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Record flooding forecasted at Goldsboro, NC

 

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Record Flooding forecated for Kinston, NC

This record river flooding is a result of heavy rainfall which in some places has totaled more than 12”

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Past 7 Days of Rainfall observed. It should be noted BMS iVision also has a rainfall layer users can use to understand risk impacts to flooding.

As highlighted in yesterday’s update storm surge has also done a lot of damage along the entire coast from Flroida up to North Carolina.

  • Mayport, FL 3.28 feet:  Previous record of 2.47’, during Hurricane Jeanne on September 27, 2004 (records since 1928.)
  • Fort Pulaski, Georgia 5.06 feet:  Previous record of 3.40’ during the October 15, 1947 hurricane (records since 1935.)
  • Wilmington, NC 8.21 feet:  Previous record of 8.15 feet during Hurricane Hazel in October 1954.

 

Notice in the image above however that one of the areas hardest hit by winds in Florida right along the coastline. Most of the homes are relatively undamaged from this view.   Other damage from University Florida Damage Assessment group find minor roof and exterior damage along parts of the Florida coastline with surge leading to most of the damage observed.

Wind damage

As pointed out several days ago, treefall would be enhanced due to the saturated soil conditions in the Carolinas. With this combined with wind gusts and the lack of any significant large scale wind event over the region in several years, wind related tree damage could increase insured losses.

Since wind related damages will likely drive the insured loss, users of BMS iVision can now get a full picture of Matthew’s wind swath by looking at the 1 minute wind speed and 3 sec gust wind speed.   In the coming days   users will find wind duration information.

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BMS iVision Verisk Climate 3 sec wind gust swath for Matthew

Industry Loss

The only public report of insurance industry loss numbers was in a report issued Saturday afternoon by, CoreLogic, which estimates Matthew’s insured losses to range between $4B to $8B with 90% of loss being driven by wind claims, 10% by storm surge.  These estimates are well below the industry loss estimates projected by the major catastrophe modeling firms late last week.  However, they are somewhat inline with the other industry loss numbers from other modeling firms (not yet released publicly).

While Matthew was within 20 miles of bringing much larger insured property losses, Phil Klotzbach of Colorado State has compiled the historic statistics on Hurricane Matthew.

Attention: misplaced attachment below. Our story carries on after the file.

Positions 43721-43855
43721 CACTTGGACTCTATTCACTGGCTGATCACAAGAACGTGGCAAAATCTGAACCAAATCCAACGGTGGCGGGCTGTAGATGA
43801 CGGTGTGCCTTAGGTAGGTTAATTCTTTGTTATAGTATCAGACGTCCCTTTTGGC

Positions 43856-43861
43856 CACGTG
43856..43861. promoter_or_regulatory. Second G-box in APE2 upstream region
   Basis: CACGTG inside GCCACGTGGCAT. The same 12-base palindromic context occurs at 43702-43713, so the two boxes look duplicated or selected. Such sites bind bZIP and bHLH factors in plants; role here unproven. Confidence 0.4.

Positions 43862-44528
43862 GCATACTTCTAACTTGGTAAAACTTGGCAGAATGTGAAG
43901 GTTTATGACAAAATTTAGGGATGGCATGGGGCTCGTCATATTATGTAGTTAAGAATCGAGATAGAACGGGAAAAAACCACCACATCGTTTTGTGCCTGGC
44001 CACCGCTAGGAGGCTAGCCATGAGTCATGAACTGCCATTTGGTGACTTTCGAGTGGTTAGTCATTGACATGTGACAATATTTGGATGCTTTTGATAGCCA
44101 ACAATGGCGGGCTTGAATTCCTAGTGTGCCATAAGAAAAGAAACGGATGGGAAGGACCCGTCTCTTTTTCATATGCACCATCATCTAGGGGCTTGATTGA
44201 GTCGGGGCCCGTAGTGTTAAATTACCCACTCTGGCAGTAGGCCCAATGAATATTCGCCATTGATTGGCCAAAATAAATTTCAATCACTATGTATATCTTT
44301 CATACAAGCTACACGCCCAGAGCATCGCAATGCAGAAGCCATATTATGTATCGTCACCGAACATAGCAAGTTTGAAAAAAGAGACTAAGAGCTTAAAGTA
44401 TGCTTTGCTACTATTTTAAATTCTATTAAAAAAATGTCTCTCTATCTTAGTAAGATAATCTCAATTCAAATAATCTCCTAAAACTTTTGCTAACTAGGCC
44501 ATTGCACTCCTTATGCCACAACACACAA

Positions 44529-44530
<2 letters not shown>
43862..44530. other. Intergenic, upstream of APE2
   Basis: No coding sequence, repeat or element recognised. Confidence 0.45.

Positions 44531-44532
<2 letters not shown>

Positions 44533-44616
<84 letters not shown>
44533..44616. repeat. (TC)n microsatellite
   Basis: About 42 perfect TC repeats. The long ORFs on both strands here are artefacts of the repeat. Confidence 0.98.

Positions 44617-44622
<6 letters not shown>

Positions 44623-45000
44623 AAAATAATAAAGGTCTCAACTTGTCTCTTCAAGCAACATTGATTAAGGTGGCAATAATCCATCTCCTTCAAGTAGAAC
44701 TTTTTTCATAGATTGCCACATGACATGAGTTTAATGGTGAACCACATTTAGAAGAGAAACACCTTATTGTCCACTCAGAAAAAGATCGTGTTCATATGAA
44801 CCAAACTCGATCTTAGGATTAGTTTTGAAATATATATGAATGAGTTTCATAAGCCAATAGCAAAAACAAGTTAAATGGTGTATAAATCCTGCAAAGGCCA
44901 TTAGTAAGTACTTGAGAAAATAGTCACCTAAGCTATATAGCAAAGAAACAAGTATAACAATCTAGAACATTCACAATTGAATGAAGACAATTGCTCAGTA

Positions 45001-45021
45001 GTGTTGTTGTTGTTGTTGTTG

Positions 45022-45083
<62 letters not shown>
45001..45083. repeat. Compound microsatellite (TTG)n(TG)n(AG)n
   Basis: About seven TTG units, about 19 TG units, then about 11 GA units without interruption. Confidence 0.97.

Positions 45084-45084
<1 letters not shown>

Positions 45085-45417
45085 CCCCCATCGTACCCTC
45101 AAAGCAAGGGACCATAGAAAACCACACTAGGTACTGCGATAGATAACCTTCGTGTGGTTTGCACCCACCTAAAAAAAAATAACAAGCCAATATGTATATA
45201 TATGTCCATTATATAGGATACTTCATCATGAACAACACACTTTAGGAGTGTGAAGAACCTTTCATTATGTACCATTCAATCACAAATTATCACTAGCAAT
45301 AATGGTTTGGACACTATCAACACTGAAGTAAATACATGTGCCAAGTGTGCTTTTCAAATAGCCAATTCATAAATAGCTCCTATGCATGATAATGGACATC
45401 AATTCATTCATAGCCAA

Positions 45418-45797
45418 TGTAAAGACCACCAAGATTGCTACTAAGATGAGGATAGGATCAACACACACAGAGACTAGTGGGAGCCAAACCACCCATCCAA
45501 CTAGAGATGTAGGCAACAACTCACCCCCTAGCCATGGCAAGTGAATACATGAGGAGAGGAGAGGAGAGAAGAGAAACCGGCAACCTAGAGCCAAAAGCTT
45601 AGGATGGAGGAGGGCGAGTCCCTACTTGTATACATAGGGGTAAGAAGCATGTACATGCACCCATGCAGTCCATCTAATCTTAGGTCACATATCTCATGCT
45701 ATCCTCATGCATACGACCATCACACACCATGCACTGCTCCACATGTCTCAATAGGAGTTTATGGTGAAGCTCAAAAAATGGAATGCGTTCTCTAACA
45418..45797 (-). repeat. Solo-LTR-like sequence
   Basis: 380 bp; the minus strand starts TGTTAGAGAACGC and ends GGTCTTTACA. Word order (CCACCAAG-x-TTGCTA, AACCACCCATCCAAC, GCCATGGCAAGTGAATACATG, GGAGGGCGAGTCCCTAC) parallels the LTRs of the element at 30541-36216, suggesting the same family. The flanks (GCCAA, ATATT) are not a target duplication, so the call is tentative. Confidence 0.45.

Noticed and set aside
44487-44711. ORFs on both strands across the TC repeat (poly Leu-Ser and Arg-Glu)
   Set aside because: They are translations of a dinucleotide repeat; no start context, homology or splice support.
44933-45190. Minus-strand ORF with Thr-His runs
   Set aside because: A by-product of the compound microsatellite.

Hurricane Matthew Records/Notable Facts Recap (through October 8)

Intensity

  • 80 mph intensification in 24 hours – the 3rd strongest rapid intensification in the Atlantic on record (trailing Wilma-2005 & Felix-2007).
  • 31st Atlantic Category 5 hurricane on record and the 1st since Hurricane Felix (2007)
  • Lowest latitude Atlantic Category 5 hurricane on record
  • 6th lowest MSLP for any Atlantic October on record at 934 mb (trailing Joan, Opal, Mitch, Wilma & Joaquin). Consistent MLSP records date back to 1979.

Longevity

  • Longest-lived Category 4-5 hurricane in the eastern Caribbean (<=20°N, 90- 60°W) on record.
  • Generated the most Accumulated Cyclone Energy on record for any hurricane in the eastern Caribbean
  • Maintained Category 4-5 hurricane strength for 102 hours in October – the longest that a hurricane has maintained Category 4-5 strength on record during October in the Atlantic
  • Maintained major hurricane strength for 7.25 days – the longest-lived major hurricane forming after September 25 on record and longest lasting at any time of year since Ivan (2004). Tied with Fabian (2003) for 5th longest major hurricane in satellite era (since 1966)
  • Currently ranked 8th for Accumulated Cyclone Energy by an Atlantic hurricane in the satellite era

Landfall

  • 1st Category 4 hurricane to make landfall in Haiti since Cleo (1964) – 1st Category 4 hurricane to make landfall in Cuba since Ike (2008)
  • 1st time on record that a major hurricane has made landfall in Haiti, Cuba and the Bahamas
  • 2nd time that a Category 4 hurricane has made landfall in the Bahamas since 1866 (Joaquin-2015 was the other)
  • 1st hurricane to make landfall in South Carolina since Gaston (2004)
  • 1st hurricane to make landfall north of Georgia in October since Hazel (1954)

Note: While Atlantic hurricane records go back to 1851, there are likely underestimates in storm intensity prior to the satellite era (since 1966) and especially prior to aircraft reconnaissance (since 1944).

 

BMS Tropical Update 10/8/2016 10 AM CDT

Matthew Weakening